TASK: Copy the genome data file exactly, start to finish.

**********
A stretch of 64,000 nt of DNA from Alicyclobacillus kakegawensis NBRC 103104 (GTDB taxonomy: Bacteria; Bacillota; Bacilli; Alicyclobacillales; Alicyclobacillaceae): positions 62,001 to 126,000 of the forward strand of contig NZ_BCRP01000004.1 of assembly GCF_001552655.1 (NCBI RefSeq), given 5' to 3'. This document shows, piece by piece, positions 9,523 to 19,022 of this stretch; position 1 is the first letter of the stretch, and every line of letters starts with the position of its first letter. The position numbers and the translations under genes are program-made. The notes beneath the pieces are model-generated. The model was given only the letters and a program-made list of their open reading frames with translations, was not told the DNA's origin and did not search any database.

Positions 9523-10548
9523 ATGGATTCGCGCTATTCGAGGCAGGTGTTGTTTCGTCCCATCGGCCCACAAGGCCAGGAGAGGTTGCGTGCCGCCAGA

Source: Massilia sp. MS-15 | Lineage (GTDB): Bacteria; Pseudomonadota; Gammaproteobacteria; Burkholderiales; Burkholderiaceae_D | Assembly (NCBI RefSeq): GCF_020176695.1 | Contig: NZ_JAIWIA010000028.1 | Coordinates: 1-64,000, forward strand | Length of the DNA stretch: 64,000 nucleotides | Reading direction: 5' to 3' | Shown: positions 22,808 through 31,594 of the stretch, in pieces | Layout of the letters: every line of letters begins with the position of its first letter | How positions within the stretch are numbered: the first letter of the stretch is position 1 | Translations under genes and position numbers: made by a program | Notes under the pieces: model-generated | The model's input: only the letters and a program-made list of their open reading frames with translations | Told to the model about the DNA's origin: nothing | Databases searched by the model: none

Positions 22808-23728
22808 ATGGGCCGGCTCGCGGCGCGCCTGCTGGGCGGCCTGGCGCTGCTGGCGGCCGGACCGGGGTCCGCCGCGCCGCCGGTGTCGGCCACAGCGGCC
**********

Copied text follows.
A stretch of 64,000 nt of DNA from Alicyclobacillus kakegawensis NBRC 103104 (GTDB taxonomy: Bacteria; Bacillota; Bacilli; Alicyclobacillales; Alicyclobacillaceae): positions 62,001 to 126,000 of the forward strand of contig NZ_BCRP01000004.1 of assembly GCF_001552655.1 (NCBI RefSeq), given 5' to 3'. This document shows, piece by piece, positions 9,523 to 19,022 of this stretch; position 1 is the first letter of the stretch, and every line of letters starts with the position of its first letter. The position numbers and the translations under genes are program-made. The notes beneath the pieces are model-generated. The model was given only the letters and a program-made list of their open reading frames with translations, was not told the DNA's origin and did not search any database.

Positions 9523-10548
9523 ATGGATTCGCGCTATTCGAGGCAGGTGTTGTTTCGTCCCATCGGCCCACAAGGCCAGGAGAGGTTGCGTGCCGCCAGA

Source: Massilia sp. MS-15 | Lineage (GTDB): Bacteria; Pseudomonadota; Gammaproteobacteria; Burkholderiales; Burkholderiaceae_D | Assembly (NCBI RefSeq): GCF_020176695.1 | Contig: NZ_JAIWIA010000028.1 | Coordinates: 1-64,000, forward strand | Length of the DNA stretch: 64,000 nucleotides | Reading direction: 5' to 3' | Shown: positions 22,808 through 31,594 of the stretch, in pieces | Layout of the letters: every line of letters begins with the position of its first letter | How positions within the stretch are numbered: the first letter of the stretch is position 1 | Translations under genes and position numbers: made by a program | Notes under the pieces: model-generated | The model's input: only the letters and a program-made list of their open reading frames with translations | Told to the model about the DNA's origin: nothing | Databases searched by the model: none

Positions 22808-23728
22808 ATGGGCCGGCTCGCGGCGCGCCTGCTGGGCGGCCTGGCGCTGCTGGCGGCCGGACCGGGGTCCGCCGCGCCGCCGGTGTCGGCCACAGCGGCC